A FEW WORDS ABOUT
Genuchi Taguchi started developing these quality improvement techniques in the 1950's. The three key concepts are :
the continuous loss function
off-line quality control
on-line quality control.
The continuous loss function describes the effect of deviation from a target value as a function of the deviation. The effect is zero when there is no deviation, and increases continuously as the deviation increases. This is a more realistic measure of quality than the usual binary states of in-tolerance and out-of-tolerance. It implies that when a product is in-tolerance but not at the target value, there is still need for quality improvement.
Taguchi identifies three possible phases in product design - system design, parameter design and tolerance design. During the system design phase, overall conceptual design takes place. Theoretical engineering, scientific knowledge and practical experience are used to ensure that the product should function with the required behaviour.
During parameter design, target values of product and process parameters should be chosen either by analytical methods or by carefully planned experiments, so as to minimize variability.
Taguchi points out that although many companies neglect parameter design, and only carry out system design and tolerance design, it is almost impossible to produce a high-quality product without parameter design.
During tolerance design, the designer sets tolerances on parts and processes such that the product will meet requirements at minimum cost.
The Taguchi approach is particularly relevant to the parameter design phase in which the designer sets the value of design parameters (i.e. assigns specific values for product and process parameters) to get a stable reliable product. If the values are correct, the product will perform best when these values are attained.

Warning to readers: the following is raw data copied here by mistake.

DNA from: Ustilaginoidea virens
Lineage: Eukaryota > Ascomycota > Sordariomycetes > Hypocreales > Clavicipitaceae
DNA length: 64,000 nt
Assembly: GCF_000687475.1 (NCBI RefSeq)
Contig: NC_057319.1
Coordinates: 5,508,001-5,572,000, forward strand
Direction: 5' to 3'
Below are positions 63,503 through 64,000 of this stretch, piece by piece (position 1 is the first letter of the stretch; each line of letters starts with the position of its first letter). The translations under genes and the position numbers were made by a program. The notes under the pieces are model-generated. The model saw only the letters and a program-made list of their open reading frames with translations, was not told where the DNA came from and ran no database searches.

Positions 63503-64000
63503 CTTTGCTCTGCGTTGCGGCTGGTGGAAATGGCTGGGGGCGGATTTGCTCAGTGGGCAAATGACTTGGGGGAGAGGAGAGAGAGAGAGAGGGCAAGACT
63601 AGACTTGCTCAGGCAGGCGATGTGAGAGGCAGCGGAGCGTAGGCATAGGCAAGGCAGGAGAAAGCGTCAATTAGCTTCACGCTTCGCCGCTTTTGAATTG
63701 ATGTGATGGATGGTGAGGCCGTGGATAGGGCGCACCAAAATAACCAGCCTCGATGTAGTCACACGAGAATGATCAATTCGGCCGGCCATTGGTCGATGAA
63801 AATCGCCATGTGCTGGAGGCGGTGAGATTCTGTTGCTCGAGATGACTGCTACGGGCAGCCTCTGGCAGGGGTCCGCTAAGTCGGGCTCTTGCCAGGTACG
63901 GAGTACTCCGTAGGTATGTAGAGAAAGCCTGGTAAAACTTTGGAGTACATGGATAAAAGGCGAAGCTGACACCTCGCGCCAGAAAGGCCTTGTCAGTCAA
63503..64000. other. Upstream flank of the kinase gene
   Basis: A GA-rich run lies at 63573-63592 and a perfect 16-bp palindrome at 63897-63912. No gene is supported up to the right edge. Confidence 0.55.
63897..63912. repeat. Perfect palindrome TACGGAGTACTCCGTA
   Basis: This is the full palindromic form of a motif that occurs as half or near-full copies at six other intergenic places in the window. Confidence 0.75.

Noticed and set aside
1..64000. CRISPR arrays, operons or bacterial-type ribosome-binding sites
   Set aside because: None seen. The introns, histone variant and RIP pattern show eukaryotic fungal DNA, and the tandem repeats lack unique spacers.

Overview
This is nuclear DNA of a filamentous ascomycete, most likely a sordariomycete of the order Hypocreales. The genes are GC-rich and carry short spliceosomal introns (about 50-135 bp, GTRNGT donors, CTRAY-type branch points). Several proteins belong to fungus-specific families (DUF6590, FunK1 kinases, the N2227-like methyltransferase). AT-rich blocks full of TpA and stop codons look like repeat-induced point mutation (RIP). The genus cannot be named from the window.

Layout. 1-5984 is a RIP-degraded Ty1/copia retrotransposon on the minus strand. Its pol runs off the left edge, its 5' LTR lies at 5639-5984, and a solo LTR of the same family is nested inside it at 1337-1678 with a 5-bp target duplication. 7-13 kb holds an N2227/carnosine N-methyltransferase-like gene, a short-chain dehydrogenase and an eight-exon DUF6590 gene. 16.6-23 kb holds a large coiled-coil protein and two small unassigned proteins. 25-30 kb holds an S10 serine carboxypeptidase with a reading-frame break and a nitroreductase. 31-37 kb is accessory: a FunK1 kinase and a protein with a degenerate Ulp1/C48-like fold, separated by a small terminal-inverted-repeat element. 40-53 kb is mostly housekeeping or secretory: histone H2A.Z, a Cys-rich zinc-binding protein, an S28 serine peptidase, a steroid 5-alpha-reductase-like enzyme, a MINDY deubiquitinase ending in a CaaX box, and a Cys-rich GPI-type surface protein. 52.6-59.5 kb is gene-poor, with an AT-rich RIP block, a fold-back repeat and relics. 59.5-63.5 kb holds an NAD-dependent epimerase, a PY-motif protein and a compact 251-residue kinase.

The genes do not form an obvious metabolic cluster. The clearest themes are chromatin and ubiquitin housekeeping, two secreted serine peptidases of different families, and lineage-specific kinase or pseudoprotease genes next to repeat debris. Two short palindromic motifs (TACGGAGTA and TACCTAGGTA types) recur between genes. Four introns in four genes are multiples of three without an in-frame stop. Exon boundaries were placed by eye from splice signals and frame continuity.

Since any deviation from these target values reduces product quality, and since deviation is always likely to occur (e.g. due to temperature changes, aging of parts, manufacturing variability) the parameters should be set to optimize performance whilst minimizing deviation.
Generally, since there is no exact theoretical relationship between the design parameters and the fluctuations, the only way to find out the values of design parameters that minimize variability is to carry out experiments that show how the factors causing fluctuation affect performance. In view of the large number of parameters and the numerous combinations possible, it is generally impractical to investigate all possible combinations. Taguchi's experimental design techniques allow designers to experiment with a large number of variables with relatively few experiments.
PRODUCT DEVELOPMENT WORLD
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Copyright 1998 by John Stark